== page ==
Anger is uncomfortable—but it’s also addictive! In tough situations, anger emerges as a defense mechanism, a tool to help you energize so you can handle whatever catalyzed the feeling. We convince ourselves again and again, whenever we get angry, that the inner fire of anger will help us deal with whatever or whoever injured us. Little do we know that we often injure ourselves even more deeply by allowing the toxicity to take over.
We can intervene in moments of anger, as we learn that letting anger control us is often the greatest enemy of all.
The good news is that we can intervene in moments of anger, as we learn that letting anger control us is often the greatest enemy of all. So the next time you are in a situation that sparks a reaction of anger, try out this practice of self-intervention.
A Practice to Turn from Anger to Love
- Recognize your anger as it arises. Suppressing anger just makes the feeling more intense and insurmountable.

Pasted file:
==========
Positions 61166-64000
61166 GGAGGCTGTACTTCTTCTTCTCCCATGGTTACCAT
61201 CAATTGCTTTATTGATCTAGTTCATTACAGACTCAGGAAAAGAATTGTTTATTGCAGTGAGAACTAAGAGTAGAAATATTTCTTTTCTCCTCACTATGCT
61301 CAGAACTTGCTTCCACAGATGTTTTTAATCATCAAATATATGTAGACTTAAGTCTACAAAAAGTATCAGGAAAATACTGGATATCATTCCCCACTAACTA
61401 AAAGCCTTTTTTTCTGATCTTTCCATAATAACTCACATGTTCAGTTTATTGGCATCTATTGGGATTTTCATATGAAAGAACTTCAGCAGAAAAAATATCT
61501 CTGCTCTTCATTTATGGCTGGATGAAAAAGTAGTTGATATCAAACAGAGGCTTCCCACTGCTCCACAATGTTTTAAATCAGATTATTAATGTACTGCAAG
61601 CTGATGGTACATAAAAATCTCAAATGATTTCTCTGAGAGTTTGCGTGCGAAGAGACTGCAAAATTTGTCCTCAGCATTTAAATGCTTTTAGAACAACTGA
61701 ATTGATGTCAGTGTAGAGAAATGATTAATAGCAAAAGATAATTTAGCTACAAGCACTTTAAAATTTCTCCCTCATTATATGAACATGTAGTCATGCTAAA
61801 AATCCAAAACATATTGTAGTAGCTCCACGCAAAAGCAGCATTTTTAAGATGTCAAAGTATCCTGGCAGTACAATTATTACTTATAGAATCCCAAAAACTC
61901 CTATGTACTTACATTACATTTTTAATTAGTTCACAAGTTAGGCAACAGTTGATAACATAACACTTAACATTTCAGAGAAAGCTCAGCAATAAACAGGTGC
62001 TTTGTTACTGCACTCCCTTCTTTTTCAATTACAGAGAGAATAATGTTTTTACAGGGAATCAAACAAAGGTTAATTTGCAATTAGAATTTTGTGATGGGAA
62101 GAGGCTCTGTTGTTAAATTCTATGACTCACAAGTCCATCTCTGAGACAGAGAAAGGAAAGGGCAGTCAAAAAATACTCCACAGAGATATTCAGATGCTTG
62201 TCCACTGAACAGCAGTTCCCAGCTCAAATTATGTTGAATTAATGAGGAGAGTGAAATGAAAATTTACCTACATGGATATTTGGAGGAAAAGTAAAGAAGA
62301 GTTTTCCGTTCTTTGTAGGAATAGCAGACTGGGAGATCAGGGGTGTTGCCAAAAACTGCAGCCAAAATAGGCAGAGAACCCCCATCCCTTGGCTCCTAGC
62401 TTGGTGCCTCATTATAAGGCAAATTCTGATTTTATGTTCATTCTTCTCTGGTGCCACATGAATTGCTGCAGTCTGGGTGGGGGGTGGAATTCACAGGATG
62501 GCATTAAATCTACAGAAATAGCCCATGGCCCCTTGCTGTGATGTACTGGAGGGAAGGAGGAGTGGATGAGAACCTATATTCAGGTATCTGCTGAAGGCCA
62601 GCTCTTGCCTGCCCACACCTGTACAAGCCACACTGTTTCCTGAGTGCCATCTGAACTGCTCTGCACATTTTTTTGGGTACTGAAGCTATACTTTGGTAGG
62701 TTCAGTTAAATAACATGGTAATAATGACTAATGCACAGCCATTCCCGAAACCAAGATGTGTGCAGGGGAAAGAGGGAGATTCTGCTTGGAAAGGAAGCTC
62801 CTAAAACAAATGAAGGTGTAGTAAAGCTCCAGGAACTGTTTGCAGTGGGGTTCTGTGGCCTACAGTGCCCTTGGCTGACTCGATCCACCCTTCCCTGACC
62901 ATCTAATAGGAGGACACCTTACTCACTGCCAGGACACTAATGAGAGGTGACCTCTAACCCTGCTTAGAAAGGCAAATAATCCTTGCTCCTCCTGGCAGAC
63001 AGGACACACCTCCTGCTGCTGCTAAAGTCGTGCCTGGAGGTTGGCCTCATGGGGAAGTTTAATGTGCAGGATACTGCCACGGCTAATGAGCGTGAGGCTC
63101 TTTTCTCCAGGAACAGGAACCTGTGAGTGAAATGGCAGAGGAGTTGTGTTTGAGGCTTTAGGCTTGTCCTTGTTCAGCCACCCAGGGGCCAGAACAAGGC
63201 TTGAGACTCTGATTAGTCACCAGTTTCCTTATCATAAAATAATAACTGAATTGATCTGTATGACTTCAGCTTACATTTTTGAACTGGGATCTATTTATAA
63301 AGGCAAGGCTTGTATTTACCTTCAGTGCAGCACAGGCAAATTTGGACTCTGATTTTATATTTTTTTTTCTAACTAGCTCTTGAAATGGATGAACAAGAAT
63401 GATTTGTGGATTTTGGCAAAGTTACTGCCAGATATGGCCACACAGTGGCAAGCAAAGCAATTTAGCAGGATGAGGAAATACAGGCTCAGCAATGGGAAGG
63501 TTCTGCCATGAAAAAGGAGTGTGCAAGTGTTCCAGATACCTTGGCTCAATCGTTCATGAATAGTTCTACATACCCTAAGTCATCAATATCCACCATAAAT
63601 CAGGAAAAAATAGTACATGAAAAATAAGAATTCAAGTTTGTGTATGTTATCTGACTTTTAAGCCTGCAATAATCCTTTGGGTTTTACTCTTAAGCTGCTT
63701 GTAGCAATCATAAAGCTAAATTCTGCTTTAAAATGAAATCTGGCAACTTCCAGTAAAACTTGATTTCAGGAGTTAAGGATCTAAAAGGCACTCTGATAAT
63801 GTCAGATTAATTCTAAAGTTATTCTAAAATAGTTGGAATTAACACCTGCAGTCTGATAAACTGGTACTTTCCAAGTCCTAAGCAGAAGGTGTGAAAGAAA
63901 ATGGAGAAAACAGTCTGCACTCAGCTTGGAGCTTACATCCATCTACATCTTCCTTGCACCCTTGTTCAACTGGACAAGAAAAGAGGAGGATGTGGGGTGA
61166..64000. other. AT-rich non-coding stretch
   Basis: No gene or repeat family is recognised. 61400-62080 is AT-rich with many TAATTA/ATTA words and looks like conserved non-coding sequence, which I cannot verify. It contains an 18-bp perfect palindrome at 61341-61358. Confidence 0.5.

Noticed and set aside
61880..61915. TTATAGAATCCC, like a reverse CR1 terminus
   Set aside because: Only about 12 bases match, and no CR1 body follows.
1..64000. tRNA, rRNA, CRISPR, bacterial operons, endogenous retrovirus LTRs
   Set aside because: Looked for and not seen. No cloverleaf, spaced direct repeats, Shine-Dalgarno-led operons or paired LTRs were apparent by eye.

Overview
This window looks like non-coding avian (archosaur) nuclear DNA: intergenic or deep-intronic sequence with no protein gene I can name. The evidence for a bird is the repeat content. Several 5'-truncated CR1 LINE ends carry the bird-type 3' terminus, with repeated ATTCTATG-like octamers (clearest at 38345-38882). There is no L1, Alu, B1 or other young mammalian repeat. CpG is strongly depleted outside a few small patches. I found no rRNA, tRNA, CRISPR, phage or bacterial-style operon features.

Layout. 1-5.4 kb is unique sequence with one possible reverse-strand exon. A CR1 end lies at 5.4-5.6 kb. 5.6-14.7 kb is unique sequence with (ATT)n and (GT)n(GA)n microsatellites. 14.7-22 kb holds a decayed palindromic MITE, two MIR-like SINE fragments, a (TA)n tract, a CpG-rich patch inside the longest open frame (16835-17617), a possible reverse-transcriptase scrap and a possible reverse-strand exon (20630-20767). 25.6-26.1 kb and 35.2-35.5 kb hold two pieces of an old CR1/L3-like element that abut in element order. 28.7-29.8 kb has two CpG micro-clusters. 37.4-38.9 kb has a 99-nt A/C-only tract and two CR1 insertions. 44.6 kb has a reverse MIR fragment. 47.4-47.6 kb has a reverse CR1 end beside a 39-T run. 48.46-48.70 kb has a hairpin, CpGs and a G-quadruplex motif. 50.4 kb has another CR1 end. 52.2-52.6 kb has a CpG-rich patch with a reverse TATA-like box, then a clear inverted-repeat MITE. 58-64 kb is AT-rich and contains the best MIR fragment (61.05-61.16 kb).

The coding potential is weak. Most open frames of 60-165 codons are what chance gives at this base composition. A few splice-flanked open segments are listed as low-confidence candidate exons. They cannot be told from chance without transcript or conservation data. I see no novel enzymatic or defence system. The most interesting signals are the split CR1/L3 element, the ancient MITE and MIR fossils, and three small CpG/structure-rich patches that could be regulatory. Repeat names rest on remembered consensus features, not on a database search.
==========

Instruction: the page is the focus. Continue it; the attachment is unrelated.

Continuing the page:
- Consider whether there is anything concrete you can do or say to make the situation better (such as leaving the room where a heated conversation took place, or taking a walk to cool down).
- If there’s nothing you can do in the moment, keep your attention on the simple recognition of your anger. The simple gesture of directing your mind to managing the situation with mindfulness prevents you from tunnel vision. This is an act of self-care.
- If it feels impossible to tolerate the discomfort of your anger, try opening your perspective. Think of all the things you’re grateful for in the moment. This may help you change your perception of the situation at hand.
- Believe it or not, accepting ourselves—angry as we may be—is an act of compassion, of love. These moments will always come and go again and again. The greatest question, then, to ask is, how can I alchemize this anger into some act of love?